Drugstore treasures go on auction block

Posted: Friday, October 14, 2005

ANCHORAGE - On the auction block: Refined skunk oil, goose grease, a pack of medicinal cigarettes ("Promotes easier breathing") and empty bottles once holding cocaine, morphine and amphetamine multivitamins.

Thousands of quaint medicinal products from another time have been pulled from the basement of one of Alaska's oldest drugstores and will be offered to the highest bidders on Saturday, both in person and live online. Some of the estimated 3,000 items once lining the shelves of the Seward Drug Co. date as far back as the early 1900s, still neatly ensconced in their original containers.

"This is an absolute time capsule of Americana," said Anchorage auctioneer Duane Hill.

Most of the offerings are long defunct potions promising relief for common maladies like indigestion, constipation, muscle aches and lethargy. There are antique crutches in various sizes, jars of amber-colored petroleum jelly and tiny boxes of razors.

But among the encased lots are historical gems touting outrageous claims that would be unthinkable today. Often all the ingredients aren't even listed. And don't even bother looking for an expiration date.

Blosser's eucalyptus-tinged medicinal cigarettes, for example, were said to treat bronchial ills, asthma and hay fever - it says so right on the pack along with a warning to discontinue use for a few days should rapid pulse or blurring of vision occur. Wo-Wo Tablets, which went for $1 a box in 1906, were billed as a remedy for all kinds of problems, including sciatica, influenza, menstrual pain and for whenever "you are out of sorts."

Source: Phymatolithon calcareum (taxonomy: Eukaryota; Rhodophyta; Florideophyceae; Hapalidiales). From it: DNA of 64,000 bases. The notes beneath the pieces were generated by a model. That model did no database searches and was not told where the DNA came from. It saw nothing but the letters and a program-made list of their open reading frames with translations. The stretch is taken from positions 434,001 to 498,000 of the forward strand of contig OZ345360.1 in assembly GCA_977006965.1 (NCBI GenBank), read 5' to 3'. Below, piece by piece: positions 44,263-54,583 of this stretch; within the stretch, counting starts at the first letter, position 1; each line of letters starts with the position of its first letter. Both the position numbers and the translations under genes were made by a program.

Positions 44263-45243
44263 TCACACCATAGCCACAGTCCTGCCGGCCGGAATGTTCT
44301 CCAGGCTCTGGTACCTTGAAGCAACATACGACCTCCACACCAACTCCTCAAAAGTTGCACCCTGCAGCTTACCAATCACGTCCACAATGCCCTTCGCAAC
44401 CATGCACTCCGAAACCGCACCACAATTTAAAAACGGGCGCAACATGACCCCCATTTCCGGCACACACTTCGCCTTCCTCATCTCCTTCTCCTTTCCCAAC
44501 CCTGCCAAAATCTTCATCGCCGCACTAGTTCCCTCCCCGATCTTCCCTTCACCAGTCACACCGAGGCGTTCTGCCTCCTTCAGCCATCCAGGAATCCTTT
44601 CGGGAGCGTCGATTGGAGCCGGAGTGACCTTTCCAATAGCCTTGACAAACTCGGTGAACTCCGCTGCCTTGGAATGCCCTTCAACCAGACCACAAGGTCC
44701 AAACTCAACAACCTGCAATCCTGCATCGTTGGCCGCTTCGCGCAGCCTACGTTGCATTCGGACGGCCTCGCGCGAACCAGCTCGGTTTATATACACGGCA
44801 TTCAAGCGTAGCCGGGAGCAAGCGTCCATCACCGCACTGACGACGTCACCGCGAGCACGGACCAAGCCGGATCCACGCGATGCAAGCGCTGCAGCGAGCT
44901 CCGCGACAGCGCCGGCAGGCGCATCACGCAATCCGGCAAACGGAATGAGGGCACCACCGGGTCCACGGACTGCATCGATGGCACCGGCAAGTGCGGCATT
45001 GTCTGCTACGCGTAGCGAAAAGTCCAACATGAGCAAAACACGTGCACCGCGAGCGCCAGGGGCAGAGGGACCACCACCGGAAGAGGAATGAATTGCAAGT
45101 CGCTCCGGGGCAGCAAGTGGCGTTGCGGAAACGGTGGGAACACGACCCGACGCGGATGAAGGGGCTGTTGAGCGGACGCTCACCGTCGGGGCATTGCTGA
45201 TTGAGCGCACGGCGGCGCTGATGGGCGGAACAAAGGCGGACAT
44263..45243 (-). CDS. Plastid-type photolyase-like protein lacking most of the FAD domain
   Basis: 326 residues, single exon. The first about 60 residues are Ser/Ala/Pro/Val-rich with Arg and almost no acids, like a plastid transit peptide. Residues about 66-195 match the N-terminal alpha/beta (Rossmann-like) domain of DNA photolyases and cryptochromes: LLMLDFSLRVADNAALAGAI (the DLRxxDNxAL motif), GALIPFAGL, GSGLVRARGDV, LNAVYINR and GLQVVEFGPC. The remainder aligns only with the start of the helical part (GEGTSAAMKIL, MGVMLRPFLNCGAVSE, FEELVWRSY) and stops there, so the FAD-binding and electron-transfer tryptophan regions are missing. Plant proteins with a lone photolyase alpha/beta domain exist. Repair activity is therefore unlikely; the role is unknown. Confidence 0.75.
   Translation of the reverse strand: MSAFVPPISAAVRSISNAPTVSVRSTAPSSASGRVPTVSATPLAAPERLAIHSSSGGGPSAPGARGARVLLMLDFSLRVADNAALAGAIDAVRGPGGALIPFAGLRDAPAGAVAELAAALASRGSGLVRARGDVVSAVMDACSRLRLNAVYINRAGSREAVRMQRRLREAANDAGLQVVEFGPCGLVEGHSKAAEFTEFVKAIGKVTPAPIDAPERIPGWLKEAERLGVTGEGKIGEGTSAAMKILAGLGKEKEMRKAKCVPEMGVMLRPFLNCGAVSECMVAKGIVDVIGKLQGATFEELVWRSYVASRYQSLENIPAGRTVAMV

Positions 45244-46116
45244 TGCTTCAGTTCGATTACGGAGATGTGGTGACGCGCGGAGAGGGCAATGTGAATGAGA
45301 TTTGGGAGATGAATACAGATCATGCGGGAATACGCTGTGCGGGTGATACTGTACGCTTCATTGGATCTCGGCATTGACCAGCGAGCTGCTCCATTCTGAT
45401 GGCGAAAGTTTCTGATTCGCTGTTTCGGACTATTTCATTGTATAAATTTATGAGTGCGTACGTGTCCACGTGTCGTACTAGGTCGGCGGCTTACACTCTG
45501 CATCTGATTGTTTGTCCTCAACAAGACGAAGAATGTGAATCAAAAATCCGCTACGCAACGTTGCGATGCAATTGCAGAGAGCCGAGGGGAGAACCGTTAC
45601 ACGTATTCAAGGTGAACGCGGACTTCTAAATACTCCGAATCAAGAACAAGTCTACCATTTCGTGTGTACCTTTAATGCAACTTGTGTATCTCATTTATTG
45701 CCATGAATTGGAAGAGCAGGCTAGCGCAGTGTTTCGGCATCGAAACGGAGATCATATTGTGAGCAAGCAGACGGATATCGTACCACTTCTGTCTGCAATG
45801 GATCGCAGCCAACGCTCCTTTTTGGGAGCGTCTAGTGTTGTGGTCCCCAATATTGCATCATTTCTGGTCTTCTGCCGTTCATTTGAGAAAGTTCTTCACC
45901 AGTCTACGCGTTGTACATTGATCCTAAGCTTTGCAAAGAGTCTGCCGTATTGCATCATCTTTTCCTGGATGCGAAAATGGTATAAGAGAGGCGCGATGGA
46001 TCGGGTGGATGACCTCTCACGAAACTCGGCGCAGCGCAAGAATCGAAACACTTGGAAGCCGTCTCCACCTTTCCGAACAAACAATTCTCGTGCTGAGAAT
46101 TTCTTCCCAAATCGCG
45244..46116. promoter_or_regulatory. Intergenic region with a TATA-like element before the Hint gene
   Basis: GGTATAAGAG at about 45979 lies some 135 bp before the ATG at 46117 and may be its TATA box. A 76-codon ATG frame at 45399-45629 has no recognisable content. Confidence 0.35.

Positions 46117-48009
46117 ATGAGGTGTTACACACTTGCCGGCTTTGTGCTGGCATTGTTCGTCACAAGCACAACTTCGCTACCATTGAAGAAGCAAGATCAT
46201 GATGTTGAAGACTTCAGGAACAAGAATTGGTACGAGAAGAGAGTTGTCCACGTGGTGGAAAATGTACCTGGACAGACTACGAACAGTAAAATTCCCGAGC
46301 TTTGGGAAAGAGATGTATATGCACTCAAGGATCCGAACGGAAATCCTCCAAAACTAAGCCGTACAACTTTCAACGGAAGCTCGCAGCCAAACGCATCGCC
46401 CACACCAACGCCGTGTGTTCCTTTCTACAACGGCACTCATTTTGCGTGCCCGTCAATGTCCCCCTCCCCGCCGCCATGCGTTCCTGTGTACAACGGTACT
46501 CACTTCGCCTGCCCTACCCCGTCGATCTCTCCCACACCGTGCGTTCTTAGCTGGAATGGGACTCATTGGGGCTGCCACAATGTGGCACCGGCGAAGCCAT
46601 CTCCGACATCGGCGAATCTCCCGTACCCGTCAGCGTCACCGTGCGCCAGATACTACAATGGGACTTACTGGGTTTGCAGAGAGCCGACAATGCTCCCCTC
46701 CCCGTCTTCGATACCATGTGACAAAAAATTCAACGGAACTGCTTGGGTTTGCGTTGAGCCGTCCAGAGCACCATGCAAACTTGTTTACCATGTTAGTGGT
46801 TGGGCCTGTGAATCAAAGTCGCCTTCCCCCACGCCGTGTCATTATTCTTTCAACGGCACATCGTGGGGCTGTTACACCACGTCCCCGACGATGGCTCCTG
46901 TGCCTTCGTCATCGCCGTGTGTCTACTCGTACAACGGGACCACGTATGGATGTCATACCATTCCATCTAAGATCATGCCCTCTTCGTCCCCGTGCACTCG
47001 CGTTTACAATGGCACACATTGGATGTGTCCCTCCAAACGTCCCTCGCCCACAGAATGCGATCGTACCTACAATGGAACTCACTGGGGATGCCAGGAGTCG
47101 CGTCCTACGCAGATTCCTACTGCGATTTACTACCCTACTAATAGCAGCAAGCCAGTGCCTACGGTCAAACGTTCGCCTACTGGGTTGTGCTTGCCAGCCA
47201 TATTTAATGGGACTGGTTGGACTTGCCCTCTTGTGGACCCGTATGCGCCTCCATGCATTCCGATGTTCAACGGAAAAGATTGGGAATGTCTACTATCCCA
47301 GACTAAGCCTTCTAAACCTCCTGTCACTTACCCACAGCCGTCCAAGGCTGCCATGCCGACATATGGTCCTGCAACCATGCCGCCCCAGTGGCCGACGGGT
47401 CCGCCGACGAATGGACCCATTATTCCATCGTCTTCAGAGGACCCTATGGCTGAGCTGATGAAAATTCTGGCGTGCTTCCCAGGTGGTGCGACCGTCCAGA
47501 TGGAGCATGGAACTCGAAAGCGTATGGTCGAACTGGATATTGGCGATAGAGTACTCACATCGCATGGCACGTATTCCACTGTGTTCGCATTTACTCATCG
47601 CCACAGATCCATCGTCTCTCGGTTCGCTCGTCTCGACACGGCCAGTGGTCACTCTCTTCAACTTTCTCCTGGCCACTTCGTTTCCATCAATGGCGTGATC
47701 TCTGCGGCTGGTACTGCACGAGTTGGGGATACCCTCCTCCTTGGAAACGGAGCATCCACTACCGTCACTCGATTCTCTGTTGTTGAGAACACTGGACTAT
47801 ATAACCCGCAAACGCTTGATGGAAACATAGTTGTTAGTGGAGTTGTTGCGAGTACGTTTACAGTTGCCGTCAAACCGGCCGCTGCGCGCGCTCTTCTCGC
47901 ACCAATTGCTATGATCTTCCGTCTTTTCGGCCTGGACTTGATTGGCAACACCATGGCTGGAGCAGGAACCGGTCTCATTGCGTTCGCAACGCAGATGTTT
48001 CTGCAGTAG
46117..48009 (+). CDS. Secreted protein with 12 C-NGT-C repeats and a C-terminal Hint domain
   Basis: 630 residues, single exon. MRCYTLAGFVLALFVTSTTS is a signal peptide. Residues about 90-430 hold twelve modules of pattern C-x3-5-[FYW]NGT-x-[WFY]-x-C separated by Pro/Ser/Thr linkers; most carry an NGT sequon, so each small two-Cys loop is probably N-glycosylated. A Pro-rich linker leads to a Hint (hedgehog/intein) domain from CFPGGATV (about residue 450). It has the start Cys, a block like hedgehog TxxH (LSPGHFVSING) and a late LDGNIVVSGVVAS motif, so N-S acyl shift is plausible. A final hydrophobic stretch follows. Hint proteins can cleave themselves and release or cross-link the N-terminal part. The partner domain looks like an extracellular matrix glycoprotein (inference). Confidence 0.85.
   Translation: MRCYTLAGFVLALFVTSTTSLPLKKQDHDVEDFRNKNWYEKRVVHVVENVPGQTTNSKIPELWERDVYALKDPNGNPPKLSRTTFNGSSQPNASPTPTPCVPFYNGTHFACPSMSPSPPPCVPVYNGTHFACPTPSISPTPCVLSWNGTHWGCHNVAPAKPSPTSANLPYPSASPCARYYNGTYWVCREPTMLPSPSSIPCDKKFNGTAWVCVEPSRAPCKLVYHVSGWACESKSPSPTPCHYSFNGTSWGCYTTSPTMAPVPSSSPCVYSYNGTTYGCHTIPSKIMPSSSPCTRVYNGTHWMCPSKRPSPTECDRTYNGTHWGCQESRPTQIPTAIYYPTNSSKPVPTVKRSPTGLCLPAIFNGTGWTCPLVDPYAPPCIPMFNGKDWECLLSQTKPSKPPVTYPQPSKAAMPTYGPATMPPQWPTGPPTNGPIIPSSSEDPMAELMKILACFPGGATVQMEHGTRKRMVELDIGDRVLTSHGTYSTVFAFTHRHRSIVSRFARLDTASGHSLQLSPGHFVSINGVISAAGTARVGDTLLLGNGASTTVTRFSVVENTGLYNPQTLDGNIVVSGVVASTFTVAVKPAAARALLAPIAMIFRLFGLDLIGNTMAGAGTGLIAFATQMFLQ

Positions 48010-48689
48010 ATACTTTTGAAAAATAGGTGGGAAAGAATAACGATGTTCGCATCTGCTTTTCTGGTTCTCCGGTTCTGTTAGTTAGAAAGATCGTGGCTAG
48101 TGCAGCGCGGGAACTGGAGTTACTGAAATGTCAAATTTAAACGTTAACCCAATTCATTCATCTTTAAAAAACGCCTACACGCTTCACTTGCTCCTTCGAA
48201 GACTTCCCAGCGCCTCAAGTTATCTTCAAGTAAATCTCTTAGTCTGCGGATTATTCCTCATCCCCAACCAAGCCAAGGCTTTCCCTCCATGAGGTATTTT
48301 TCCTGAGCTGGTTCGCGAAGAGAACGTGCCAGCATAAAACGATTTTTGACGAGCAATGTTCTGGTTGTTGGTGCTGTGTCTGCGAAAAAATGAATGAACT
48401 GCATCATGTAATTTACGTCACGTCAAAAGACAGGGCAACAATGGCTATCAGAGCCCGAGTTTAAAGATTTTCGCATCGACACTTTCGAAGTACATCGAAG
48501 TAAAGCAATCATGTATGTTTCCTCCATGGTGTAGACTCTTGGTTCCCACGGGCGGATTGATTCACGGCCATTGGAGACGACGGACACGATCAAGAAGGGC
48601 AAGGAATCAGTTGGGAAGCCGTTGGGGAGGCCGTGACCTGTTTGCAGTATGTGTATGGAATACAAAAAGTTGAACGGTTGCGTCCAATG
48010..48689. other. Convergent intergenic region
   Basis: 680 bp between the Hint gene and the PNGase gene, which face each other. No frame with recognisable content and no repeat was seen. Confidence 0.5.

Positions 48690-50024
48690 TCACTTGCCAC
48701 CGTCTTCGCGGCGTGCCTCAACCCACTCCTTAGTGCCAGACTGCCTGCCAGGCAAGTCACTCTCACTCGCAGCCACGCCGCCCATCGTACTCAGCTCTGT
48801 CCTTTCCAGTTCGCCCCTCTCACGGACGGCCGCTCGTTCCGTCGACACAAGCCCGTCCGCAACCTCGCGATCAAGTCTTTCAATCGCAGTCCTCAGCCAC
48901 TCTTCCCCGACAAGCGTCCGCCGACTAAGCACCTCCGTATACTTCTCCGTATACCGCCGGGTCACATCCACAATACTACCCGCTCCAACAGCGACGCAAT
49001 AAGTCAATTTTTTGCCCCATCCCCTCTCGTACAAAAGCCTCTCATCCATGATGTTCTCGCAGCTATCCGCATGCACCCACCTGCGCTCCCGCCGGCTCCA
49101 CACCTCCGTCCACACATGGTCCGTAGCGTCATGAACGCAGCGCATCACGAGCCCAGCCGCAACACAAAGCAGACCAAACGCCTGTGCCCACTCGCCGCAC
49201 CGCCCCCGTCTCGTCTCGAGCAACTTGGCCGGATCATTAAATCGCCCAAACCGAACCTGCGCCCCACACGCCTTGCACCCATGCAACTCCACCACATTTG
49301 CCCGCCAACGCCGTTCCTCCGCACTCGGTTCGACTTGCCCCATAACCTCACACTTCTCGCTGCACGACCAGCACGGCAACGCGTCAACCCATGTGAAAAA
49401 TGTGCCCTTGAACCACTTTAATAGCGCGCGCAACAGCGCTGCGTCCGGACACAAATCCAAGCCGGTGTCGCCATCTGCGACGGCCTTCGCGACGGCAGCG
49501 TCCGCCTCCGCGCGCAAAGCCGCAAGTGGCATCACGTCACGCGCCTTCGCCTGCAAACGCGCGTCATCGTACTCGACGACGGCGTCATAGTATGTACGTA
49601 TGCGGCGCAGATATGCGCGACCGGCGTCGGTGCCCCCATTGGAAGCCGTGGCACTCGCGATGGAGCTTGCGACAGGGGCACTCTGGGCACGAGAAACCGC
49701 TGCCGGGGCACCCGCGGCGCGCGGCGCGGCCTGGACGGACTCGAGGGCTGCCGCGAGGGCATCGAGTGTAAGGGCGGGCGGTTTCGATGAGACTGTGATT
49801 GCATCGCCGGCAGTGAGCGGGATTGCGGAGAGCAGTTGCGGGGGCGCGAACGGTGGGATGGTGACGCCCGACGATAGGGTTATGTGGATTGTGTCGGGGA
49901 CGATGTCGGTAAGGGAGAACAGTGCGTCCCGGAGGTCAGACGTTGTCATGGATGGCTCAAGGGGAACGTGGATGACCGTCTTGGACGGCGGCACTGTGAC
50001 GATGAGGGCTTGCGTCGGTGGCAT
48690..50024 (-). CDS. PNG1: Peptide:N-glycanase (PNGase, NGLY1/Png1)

Products containing controlled substances, such as cocaine and opium, were seized by the federal Drug Enforcement Administration, but most of the containers were returned because of their collectible value, said Christine Hill, who owns the auction company with her husband.

Because of the delicate nature of the cache, buyers' names and contact information will be released to authorities, she said. Buyers also will have to arrange their own handling and shipping of many of the items sold. And, they caution interested bidders, the products are for show only.

"None of this stuff can be used or ingested," Christine Hill said. "It's for historical purposes only."

Most of the lot was stored for decades in the basement of the Seward Drug Co., which arose from the first apothecary shop established in 1904 in the young town of Seward, about 80 miles south of Anchorage. The store burned down in 1941, but present owner James Woern believes much of what was stored in the basement survived.

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